Most organisations have felt the impact of COVID-19 with revenues down, staff on reduced hours or furlough and pressure on fulfilling customer orders.
As we slowly creep out of the COVID-19 situation and business is starting to pick, organisations are looking to make changes to their structure to make sure they are fit for the future.
Organisational design is something that must not be rushed, and we would like to share a few of our tips to get it right.
- Purpose – be clear around the purpose of an organisational restructure – What is your vision? Why are you doing this and what do you want to achieve?
- Project – treat the organisational redesign as a project with a plan, clear outcomes, resources and milestones. Don’t underestimate the team you will need to take your plan and turn it into an effective and efficient programme of delivery.
- Stay Special – harness the things that differentiate you. What is your unique value proposition?
- Customer centric – the lifeblood of any organisation – design your structure, people and processes in such a way to best service your customers
- People agnostic – too often organisation design discussions focus on whether specific people in posts are the right ‘fit’ for the new structure. The design should not be based on individuals. It must meet the needs of the organisation. Don’t let past history hold you back – design with the future in mind.
- Flexibility – change will happen – ensure that the supporting structures you design are agile and able to respond to and embrace change.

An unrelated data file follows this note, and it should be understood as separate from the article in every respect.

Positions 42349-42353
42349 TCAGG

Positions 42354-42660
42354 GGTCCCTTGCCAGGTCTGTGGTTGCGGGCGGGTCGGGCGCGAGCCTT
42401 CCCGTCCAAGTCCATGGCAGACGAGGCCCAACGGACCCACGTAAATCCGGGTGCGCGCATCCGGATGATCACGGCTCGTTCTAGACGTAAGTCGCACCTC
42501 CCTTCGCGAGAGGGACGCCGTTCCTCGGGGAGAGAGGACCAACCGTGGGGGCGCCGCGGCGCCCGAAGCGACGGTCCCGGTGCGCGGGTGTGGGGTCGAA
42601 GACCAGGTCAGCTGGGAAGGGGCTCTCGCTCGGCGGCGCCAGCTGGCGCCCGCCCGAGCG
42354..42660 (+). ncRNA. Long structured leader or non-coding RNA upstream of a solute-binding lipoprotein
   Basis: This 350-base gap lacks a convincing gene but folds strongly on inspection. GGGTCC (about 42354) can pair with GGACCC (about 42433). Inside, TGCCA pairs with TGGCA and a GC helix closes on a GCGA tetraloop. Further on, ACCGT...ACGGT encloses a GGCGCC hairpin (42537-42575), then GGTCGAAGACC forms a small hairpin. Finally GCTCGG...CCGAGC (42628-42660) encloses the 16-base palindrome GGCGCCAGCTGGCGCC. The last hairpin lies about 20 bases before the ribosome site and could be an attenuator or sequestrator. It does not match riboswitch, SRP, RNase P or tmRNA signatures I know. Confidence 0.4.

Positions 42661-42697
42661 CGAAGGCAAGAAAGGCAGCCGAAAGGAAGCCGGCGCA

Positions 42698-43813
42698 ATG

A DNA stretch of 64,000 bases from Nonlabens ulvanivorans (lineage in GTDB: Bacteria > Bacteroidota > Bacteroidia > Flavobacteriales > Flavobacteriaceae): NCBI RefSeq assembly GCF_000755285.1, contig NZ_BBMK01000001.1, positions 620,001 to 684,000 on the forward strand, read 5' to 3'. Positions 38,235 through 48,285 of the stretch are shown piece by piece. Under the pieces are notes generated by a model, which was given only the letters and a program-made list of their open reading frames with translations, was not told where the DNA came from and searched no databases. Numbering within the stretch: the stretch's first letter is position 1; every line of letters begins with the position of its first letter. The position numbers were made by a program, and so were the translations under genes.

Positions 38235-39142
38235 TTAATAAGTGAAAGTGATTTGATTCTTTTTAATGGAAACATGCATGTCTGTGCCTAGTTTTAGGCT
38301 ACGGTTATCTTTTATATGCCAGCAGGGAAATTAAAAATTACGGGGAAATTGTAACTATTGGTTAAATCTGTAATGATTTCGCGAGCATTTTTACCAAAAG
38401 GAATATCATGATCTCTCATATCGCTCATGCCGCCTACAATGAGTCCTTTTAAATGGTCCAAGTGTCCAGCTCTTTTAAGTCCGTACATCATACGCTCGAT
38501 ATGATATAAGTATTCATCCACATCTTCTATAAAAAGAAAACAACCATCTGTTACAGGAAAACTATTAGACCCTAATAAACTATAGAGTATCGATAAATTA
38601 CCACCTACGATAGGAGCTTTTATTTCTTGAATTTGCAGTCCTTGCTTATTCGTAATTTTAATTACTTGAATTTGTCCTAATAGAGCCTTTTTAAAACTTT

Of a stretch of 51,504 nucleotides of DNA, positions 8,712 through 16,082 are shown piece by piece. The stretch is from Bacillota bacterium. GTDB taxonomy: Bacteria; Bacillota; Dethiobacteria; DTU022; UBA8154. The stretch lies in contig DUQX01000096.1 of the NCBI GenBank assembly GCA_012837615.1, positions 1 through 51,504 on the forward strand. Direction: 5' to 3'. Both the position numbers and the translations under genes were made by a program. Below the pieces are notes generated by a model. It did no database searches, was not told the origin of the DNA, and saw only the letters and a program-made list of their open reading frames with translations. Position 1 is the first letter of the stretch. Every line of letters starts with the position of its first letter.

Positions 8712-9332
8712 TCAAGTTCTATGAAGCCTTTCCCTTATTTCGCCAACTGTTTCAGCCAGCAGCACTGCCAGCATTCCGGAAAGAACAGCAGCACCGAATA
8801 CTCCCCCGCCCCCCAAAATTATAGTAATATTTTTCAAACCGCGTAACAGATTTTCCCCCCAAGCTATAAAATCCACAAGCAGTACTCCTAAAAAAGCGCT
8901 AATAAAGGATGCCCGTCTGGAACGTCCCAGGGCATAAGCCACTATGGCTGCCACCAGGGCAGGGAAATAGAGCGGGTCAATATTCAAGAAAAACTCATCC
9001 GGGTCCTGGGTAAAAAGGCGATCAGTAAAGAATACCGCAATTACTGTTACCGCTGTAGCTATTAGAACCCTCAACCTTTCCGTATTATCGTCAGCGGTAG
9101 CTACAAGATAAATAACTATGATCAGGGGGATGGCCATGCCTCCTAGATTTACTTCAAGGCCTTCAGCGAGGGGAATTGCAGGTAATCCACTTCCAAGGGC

- Optimise Talent – this is an opportunity to make the most of people’s strengths and talents. For many, organisation design is linked with unhappy times and talk of redundancies – but there is a chance to re-motivated individuals and teams – which will help to differentiate you from your competitors. Also invest in leadership development and coaching to drive through change
- Don’t start with the chart – an organisation chart alone doesn’t change ways of working – focus on the desired outcomes and behaviours you want to achieve and pinpoint underlying issues and changes required first – the chart can come later.
- Simplicity – the KISS acronym is key – keep it simple, steer away from dotted-line-multi-manager-matrices approaches and give people clear areas of responsibility and accountability. Also work through the future decision-making framework to ensure it is clear and efficient.
- Communication is key! – this is where you can bring people together or send them running to the hills. So plan your communication and engagement strategy carefully and ensure you have dedicated resources to support you. Focus here is time well spent!
If you would like advice and support on how to overcome challenges to your projects, please get in touch with us at email@example.com